|Aurora Public Schools Board of Education, At-large|
|Years in position||6|
|Elections and appointments|
|Last election||November 4, 2014|
|First elected||November 3, 2009|
|Bachelor's||University of Colorado|
|Ph.D.||University of Colorado|
Shepherd earned a bachelor's degree in political science from the University of Colorado. She later earned a Ph.D. in political science from the same school with an emphasis in K-12 school governance. Shepherd currently works as a researcher with the Colorado Department of Education. She has also taught public policy at the University of Colorado since 2006. Shepherd has been a volunteer of Guide Dogs for the Blind and a founding member of the City of Aurora Youth Commission.
Shepherd explained her reasons for running in 2013 on his campaign website:
Accelerate student achievement
Accelerating student achievement and closing our achievement gaps is my number one priority. As a Board, we do this by setting clear, but realistic goals and holding the Superintendent accountable. We must also make sure that everyone involved has the needed resources and supports to be successful. Sometimes, we may fall short of our goals. When this happens, as a Board, we must have the difficult conversation to identify why this occurred and how we can continue to move forward toward success. It is also critical to regularly evaluate district programs and initiatives to ensure that they are support student learning.
Having served on the Board for four years and as President for the last year, I have a clear understanding of what my role is as a Board member. I also know how to collaborate and most effectively leverage that role to affect positive outcomes for our students and staff in the district. Two of the primary responsibilities of the Board of Education are 1--to serve as the representative link between the Aurora community and the school district and 2--to set policy that reflects the Board's values and priorities (as informed by the community) and hold the superintendent accountable.
Advocate for teachers and staff
As a graduate of Aurora Public Schools, I know first-hand the passion and excellence our educators and staff bring into our classrooms and buildings each and every day. As the local policy makers, the Board must listen to and advocate for our teachers and staff. With the weight of state and federal mandates bearing down on local school districts, the Board must help ensure that our teachers and staff have the supports and resources to implement new programs or meet new requirements. By supporting teachers and staff, we are supporting students.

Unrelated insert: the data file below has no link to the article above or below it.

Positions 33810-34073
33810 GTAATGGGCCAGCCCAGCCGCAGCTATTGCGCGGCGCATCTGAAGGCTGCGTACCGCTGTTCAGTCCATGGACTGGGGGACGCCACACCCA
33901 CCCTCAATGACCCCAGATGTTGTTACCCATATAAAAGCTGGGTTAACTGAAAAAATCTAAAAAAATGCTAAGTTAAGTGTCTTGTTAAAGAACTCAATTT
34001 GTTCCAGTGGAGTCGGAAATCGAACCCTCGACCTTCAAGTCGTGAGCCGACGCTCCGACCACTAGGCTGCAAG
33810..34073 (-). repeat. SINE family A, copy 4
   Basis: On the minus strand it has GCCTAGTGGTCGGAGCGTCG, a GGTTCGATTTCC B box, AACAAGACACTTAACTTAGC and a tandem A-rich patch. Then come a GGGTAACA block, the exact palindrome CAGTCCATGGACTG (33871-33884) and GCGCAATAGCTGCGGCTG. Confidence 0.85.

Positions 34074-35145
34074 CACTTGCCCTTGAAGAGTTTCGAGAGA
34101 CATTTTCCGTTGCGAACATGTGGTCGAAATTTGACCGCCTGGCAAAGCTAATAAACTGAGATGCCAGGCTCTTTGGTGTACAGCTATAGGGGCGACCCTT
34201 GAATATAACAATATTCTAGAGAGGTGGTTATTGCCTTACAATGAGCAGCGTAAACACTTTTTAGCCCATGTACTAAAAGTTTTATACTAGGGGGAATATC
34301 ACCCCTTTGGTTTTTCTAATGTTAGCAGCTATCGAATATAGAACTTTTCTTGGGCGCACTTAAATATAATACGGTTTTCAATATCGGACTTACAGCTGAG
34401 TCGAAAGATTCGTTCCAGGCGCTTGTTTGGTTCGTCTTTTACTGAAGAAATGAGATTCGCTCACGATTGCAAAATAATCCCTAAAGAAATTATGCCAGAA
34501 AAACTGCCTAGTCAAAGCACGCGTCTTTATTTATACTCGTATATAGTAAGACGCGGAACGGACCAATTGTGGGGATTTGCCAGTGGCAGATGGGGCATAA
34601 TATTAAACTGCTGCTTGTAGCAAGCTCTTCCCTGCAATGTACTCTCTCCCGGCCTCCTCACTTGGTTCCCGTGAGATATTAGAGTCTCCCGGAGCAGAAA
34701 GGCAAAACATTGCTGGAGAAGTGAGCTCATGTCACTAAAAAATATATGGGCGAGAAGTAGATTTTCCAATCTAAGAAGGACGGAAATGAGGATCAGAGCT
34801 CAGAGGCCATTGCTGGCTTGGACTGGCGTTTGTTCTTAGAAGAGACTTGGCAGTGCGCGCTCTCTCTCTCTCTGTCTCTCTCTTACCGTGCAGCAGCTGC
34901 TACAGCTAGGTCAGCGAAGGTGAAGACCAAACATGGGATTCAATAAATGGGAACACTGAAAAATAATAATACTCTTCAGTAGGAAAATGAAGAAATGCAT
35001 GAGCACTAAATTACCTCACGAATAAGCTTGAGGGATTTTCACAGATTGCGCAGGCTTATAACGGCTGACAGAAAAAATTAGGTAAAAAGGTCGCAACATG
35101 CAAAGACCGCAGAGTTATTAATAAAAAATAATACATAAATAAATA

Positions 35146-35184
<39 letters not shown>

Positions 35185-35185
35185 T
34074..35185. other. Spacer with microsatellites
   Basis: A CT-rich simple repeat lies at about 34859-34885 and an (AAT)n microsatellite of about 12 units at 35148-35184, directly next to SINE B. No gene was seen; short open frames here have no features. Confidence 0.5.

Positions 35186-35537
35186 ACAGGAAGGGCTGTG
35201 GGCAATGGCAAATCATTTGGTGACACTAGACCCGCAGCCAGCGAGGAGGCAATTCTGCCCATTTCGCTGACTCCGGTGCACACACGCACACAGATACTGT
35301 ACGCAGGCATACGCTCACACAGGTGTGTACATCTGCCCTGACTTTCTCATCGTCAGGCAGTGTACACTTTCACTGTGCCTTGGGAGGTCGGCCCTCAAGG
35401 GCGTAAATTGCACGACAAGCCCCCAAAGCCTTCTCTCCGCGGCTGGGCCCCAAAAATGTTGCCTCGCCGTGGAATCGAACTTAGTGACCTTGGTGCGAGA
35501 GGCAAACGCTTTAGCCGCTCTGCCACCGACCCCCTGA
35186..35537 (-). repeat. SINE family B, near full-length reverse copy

Engage parents, families and the community
The Board is the link to the community, and the community must be engaged in the decision-making process. It is key that staff from all employee groups, families, students and community partners are brought into the conversation. These stakeholders should have the opportunity to be informed, ask questions and provide feedback.
The district is doing excellent work to engage parents and families and we must continue to expand this work. As a Board and as a community, we need to come together to identify the most effective strategies for engaging parents and families from all parts of the APS community. There are parents and families who may have not traditionally been as active in their students' schooling due to any number of barriers from language to work-schedules. Yet, there is room to engage these families too and involve them in the conversation about Aurora Public Schools.
Note: The above quote is from the candidate's website, which may include some typographical or spelling errors.
Elections for the office of Colorado House of Representatives took place in 2014. A primary election took place on June 24, 2014. The general election was held on November 4, 2014. The signature-filing deadline for candidates wishing to run in this election was March 31, 2014. Incumbent John Buckner was unopposed in the Democratic primary, while JulieMarie A. Shepherd was unopposed in the Republican primary. Buckner defeated Shepherd and Geoff Hierholz (L) in the general election.
|Colorado House of Representatives, District 40, General Election, 2014|
|Democratic||John Buckner Incumbent||51.3%||13,815|
|Republican||JulieMarie A. Shepherd||43.8%||11,802|
- See also: Aurora Public Schools elections (2013)